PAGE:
Scientists tracking the spread of pathogens in groundwater, and homebuilders seeking a safe distance from septic system to water well, ask the same question: How far do bacteria travel through porous media like soil?

Applying the collision efficiency – the probability that bacteria will adhere to a surface with which it comes into contact – can answer part, but not all, of that question, says Derick Brown, the Frank Hook Assistant Professor of civil and environmental engineering.

Varying cell surface properties affect bacterial transport, says Brown, making the collision efficiency a distributed, not a fixed, parameter. Brown, who has an NSF CAREER Award, studies aspects of bacterial transport through sand packed in columns at multiple-length scales.

“We have worked with columns of up to 1 meter in length,” says Brown, “and we plan to set up a 10-meter flow system. By measuring bacteria concentrations and transport conditions along the 10 meters, we hope to enhance our understanding of the collision efficiency distribution and its effects on bacterial transport under near field-scale conditions.”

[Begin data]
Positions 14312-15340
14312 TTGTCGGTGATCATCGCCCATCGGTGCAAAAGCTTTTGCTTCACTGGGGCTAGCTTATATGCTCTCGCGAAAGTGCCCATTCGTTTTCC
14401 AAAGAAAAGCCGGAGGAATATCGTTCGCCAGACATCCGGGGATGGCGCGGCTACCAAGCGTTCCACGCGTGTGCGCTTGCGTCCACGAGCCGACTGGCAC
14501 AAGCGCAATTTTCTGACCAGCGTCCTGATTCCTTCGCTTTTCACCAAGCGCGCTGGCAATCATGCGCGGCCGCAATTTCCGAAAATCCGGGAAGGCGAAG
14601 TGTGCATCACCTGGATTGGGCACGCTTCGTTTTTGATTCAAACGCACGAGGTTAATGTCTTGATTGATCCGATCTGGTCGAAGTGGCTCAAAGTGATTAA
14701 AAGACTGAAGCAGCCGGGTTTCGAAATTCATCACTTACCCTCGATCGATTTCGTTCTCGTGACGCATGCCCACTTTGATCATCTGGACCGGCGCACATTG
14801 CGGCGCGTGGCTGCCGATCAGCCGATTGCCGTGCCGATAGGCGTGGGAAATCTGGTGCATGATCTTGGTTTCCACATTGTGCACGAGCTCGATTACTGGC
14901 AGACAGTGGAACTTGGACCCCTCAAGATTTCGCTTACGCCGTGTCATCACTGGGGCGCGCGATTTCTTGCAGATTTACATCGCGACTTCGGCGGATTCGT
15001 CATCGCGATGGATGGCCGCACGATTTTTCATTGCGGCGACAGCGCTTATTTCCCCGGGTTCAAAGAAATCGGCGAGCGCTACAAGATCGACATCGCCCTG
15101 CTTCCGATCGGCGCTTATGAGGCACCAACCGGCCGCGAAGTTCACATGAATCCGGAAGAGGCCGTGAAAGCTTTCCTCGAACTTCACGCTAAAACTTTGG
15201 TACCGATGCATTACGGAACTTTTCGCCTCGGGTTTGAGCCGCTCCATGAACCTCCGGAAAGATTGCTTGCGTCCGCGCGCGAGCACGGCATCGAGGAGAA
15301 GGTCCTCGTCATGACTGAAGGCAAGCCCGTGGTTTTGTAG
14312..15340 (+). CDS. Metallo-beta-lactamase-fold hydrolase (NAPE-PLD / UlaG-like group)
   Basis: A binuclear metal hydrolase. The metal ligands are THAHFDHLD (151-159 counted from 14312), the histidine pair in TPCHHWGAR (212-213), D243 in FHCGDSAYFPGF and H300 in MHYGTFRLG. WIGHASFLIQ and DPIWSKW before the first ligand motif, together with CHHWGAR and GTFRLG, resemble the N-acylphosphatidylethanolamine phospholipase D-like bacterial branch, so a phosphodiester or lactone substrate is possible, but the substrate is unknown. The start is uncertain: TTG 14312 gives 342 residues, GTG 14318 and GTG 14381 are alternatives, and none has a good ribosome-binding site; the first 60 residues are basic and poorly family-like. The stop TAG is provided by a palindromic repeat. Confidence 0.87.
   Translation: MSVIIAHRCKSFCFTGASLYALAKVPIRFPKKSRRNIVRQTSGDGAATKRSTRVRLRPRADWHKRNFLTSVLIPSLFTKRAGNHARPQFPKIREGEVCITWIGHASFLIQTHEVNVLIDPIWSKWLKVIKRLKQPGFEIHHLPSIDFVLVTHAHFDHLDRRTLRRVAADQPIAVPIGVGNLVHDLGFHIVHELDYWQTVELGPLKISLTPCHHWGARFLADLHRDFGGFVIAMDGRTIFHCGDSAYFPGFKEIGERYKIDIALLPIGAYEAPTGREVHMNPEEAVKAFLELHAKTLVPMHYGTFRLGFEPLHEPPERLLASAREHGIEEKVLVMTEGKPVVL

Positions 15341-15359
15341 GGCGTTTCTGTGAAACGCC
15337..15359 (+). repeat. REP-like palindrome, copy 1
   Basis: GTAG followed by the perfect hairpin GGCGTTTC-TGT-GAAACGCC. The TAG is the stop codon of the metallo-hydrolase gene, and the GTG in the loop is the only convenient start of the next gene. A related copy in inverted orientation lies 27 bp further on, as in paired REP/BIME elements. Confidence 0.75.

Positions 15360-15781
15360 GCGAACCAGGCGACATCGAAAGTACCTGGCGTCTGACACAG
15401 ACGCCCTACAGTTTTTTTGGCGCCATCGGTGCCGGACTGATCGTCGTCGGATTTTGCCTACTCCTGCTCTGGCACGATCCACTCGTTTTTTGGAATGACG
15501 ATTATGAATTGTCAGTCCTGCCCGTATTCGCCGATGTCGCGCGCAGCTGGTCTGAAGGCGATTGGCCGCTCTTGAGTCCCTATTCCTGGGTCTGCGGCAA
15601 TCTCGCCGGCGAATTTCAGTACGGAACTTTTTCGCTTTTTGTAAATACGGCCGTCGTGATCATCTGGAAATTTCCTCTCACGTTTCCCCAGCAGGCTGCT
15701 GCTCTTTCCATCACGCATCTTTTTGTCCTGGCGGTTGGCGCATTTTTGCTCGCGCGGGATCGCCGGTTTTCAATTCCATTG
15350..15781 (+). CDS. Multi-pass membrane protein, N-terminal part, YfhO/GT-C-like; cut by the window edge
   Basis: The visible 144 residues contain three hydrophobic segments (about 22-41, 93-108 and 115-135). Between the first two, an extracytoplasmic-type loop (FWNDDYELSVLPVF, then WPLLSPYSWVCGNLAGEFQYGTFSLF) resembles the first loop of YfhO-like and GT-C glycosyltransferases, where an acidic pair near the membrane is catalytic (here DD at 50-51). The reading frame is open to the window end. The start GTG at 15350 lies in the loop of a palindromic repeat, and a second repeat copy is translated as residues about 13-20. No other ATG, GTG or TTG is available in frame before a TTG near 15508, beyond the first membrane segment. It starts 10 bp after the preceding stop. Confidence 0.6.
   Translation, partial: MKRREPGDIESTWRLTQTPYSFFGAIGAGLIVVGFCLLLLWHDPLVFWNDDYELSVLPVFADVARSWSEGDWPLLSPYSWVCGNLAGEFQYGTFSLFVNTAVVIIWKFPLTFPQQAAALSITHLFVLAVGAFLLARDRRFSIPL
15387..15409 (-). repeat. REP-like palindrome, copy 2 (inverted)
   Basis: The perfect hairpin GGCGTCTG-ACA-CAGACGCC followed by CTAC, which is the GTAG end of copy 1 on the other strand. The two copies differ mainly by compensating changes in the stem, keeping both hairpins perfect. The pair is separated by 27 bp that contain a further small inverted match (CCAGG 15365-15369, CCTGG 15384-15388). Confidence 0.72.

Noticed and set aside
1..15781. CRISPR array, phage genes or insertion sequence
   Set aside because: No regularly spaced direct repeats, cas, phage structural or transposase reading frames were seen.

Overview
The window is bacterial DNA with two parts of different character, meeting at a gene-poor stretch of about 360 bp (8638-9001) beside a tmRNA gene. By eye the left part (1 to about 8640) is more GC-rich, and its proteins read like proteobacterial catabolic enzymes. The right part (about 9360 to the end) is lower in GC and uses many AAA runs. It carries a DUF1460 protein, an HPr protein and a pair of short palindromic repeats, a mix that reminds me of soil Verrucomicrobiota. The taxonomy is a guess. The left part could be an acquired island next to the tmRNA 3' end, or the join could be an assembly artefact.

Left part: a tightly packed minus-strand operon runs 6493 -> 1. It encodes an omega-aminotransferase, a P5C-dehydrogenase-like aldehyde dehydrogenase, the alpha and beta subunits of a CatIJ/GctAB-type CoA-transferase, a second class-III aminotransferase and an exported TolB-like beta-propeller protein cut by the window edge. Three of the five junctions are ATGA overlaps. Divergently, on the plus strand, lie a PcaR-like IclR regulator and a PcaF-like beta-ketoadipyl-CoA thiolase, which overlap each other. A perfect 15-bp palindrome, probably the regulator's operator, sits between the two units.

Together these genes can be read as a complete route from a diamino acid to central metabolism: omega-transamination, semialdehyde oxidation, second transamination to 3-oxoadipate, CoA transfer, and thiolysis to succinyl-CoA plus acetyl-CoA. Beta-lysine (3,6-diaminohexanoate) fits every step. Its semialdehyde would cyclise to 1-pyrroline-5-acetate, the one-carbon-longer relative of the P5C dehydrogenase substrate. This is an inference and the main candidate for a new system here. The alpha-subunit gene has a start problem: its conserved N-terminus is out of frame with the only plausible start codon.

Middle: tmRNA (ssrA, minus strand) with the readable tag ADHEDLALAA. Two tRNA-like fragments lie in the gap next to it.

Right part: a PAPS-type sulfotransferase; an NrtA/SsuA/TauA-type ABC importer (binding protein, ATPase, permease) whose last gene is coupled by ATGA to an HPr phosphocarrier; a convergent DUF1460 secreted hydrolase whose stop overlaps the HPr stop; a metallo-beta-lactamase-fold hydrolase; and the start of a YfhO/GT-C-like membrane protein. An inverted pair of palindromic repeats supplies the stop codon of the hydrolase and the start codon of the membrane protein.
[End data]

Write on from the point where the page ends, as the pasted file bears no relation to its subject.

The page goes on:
Brown also studies the correlation between acid-base cell properties and enhanced production of adenosine triphosphate (ATP), which is a key energy carrier for living organisms. He is modeling the link between the neutralization of a cell’s acidic surface, as it approaches another surface, and the formation of ATP. This research seeks to improve understanding of a well-known phenomenon – the increase in metabolic activity of a bacteria cell when the cell adheres to a solid surface.